A quick way to sound off internal alarms throughout an organization is the announcement that an OSHA inspector has arrived. The perception that surrounds OSHA inspections tends to trend negatively even though the inspections provide necessary oversight and guidance to many businesses and industries. These negative perceptions tend to cause panic in workplaces leading to a chaotic scramble prior to the inspection taking place.
It’s paramount that the entire organization is prepped and alert before the inspection takes place. Because employers who handle an inspection well maintain or heighten their reputation and avoid repercussions. Avoiding panic, stress, and undue fear are key to a professional, well-managed inspection process. And knowledge about the process will help business-owners and employees alike deal with OSHA inspections without anyone losing their cool.
Why is an OSHA Inspection Happening?
OSHA inspections fall into a few major categories, primarily grouped under programmed and unprogrammed inspections.
- Programmed inspections are inspections that are based on objective criteria. They happen more often for occupations or organizations in higher-risk industries based on OSHA guidelines. Specific worksites can be selected for inspection based on local, state, regional, or national programs or priorities.
- Unprogrammed inspections are inspections that are more subjective and targeted. These inspections are triggered by specific examples of hazardous working conditions at a worksite or business. Unprogrammed inspections get flagged to OSHA either via employee complaints or anonymous tips by concerned third-parties.
Read our “What to Do When OSHA Shows Up: A Manager’s Guide to Navigating an OSHA Inspection” whitepaper for further nuances on what triggers programmed or unprogrammed inspections, and for how a current programmed or unprogrammed inspection can trigger additional inspections.
The OSHA Inspection Process
OSHA inspections are an involved process. We cover the full nine-step process in detail in our OSHA inspection whitepaper and will summarize the most important steps here. While not every inspection involves all nine stages, it’s important to understand every step, in case it comes up during an inspection. The four steps that will definitely be involved are the opening conference, walk-around inspection, interviews, and closing conference.
- Opening Conference — This is where OSHA lays out their purpose and scope of what they intend to inspect and why. It is the chance for companies to lead with their best foot forward and make a good impression. OSHA will request to review injury and illness report logs and will provide a 4-hour window to submit these logs. This is why it is imperative that these logs be kept up-to-date and are accurate prior to an inspection taking place.
- Walk-Around Inspection — This step is essentially what it sounds like: the point where the OSHA inspector will physically look at the affected areas relating to the inspection. Assign a company representative to stay with the inspector, guide the inspector through the facility, and pre-plan the route through the facility prior to the walk-around inspection that has been walked and approved by a member of management.
- Interviews — OSHA inspectors may want to interview employees and members of management that are related to the scope of the inspection. These interviews should be scheduled but they may also take place around the facility during the walk-around inspection. Ensure that employees are advised of their rights whether their interview is scheduled or ad hoc on the facility floor.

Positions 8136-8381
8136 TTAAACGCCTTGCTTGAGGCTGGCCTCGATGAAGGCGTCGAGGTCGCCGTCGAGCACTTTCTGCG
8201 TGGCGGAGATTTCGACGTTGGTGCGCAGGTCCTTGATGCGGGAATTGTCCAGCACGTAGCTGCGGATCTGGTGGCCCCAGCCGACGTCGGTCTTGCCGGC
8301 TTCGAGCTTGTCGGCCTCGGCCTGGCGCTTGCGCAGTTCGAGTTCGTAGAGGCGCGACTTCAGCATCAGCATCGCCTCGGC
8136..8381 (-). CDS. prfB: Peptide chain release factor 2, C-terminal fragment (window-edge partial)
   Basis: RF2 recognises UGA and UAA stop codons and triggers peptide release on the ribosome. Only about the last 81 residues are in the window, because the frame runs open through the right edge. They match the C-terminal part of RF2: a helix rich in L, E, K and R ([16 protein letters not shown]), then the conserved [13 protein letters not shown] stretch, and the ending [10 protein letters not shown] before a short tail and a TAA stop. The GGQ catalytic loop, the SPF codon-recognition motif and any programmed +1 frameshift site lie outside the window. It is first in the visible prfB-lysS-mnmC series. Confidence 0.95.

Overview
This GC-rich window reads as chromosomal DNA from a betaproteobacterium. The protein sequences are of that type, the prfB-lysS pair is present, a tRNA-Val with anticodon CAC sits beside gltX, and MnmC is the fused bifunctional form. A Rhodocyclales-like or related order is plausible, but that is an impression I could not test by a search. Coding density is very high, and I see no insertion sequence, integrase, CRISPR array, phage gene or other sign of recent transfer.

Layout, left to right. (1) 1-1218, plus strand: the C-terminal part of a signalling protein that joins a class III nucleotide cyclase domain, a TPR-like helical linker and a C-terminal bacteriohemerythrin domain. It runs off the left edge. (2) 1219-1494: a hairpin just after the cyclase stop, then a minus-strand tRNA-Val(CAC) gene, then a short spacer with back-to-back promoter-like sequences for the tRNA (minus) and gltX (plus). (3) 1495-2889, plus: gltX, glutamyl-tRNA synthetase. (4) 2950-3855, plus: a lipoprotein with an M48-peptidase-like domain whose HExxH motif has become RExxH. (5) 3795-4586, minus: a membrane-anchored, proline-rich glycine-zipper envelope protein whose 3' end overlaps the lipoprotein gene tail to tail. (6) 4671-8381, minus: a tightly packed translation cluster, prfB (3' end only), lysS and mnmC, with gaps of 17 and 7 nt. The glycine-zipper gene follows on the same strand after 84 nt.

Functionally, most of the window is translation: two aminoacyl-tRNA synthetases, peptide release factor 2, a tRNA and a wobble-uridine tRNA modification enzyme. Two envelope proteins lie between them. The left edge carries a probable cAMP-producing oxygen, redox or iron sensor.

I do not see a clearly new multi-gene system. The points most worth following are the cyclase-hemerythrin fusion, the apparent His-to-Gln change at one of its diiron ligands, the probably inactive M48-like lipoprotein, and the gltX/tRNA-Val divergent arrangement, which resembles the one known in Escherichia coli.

- Closing Conference — The last formal step of the inspection process unless citations are issued. This step can occur anywhere between the day of the walk-around inspection or up to several weeks afterward. The inspector will compile and submit their findings along with any recommendations for citations. Ensure that detailed and thorough notes are taken and that it is clarified if citations are to be expected.
Prepping an OSHA Response Team
The team prepared to respond to an OSHA inspection is a crucial delegation for inspection success. This team should be made up of internal responders, legal counsel, and safety consultants like Optimum to act as the primary points of contact when OSHA inspectors arrive.
Internal responders are sourced from internal team members and should include the location or site manager and the safety director. A knowledge and skilled legal counsel —whether an individual or a team — with previous OSHA inspection experience will help facilitate the inspection and guide organizations on their legal obligations before, during, and after the inspection process.
An experienced safety consultant is a key asset for navigating the additional requirements of the OSHA inspection. A knowledgeable outside safety consultant — such as — understands the roles each party plays during the inspection and how best to navigate through each step of the process. This will help the entire process go more smoothly and help organizations mitigate citations as best as possible.
Don’t fear upcoming OSHA inspections. Consult our full “What to Do When OSHA Shows Up: A Manager’s Guide to Navigating an OSHA Inspection” whitepaper beforehand, and contact Optimum Safety Management to address question, for additional information, and to act as a formal safety consultant to guide organizations through the inspection process.
For more information on how can assist with your businesses’ safety needs, contact an expert today, or reach out via phone at 630-759-9908.
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